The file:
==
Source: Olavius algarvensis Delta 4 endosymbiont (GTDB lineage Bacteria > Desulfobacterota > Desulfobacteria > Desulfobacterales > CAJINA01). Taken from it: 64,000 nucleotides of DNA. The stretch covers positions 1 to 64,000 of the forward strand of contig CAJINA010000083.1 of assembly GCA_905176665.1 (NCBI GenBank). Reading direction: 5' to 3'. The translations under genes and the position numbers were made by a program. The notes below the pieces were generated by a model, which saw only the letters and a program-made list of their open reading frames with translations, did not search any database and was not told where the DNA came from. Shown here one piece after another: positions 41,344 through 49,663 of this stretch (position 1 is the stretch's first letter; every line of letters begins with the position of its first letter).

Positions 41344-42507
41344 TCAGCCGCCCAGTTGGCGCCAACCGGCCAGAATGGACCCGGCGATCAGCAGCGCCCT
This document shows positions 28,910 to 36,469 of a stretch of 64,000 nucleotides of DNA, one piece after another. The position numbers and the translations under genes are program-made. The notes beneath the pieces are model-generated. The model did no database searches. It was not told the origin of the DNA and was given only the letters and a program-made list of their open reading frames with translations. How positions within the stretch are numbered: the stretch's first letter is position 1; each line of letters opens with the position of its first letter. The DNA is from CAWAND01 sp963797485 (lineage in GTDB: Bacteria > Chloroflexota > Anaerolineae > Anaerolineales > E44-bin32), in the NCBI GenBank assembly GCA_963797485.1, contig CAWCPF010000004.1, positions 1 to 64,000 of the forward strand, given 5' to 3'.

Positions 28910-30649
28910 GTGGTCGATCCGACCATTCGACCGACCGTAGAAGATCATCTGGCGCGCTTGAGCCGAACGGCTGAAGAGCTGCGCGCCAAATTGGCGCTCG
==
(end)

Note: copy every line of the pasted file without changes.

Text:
Source: Olavius algarvensis Delta 4 endosymbiont (GTDB lineage Bacteria > Desulfobacterota > Desulfobacteria > Desulfobacterales > CAJINA01). Taken from it: 64,000 nucleotides of DNA. The stretch covers positions 1 to 64,000 of the forward strand of contig CAJINA010000083.1 of assembly GCA_905176665.1 (NCBI GenBank). Reading direction: 5' to 3'. The translations under genes and the position numbers were made by a program. The notes below the pieces were generated by a model, which saw only the letters and a program-made list of their open reading frames with translations, did not search any database and was not told where the DNA came from. Shown here one piece after another: positions 41,344 through 49,663 of this stretch (position 1 is the stretch's first letter; every line of letters begins with the position of its first letter).

Positions 41344-42507
41344 TCAGCCGCCCAGTTGGCGCCAACCGGCCAGAATGGACCCGGCGATCAGCAGCGCCCT
This document shows positions 28,910 to 36,469 of a stretch of 64,000 nucleotides of DNA, one piece after another. The position numbers and the translations under genes are program-made. The notes beneath the pieces are model-generated. The model did no database searches. It was not told the origin of the DNA and was given only the letters and a program-made list of their open reading frames with translations. How positions within the stretch are numbered: the stretch's first letter is position 1; each line of letters opens with the position of its first letter. The DNA is from CAWAND01 sp963797485 (lineage in GTDB: Bacteria > Chloroflexota > Anaerolineae > Anaerolineales > E44-bin32), in the NCBI GenBank assembly GCA_963797485.1, contig CAWCPF010000004.1, positions 1 to 64,000 of the forward strand, given 5' to 3'.

Positions 28910-30649
28910 GTGGTCGATCCGACCATTCGACCGACCGTAGAAGATCATCTGGCGCGCTTGAGCCGAACGGCTGAAGAGCTGCGCGCCAAATTGGCGCTCG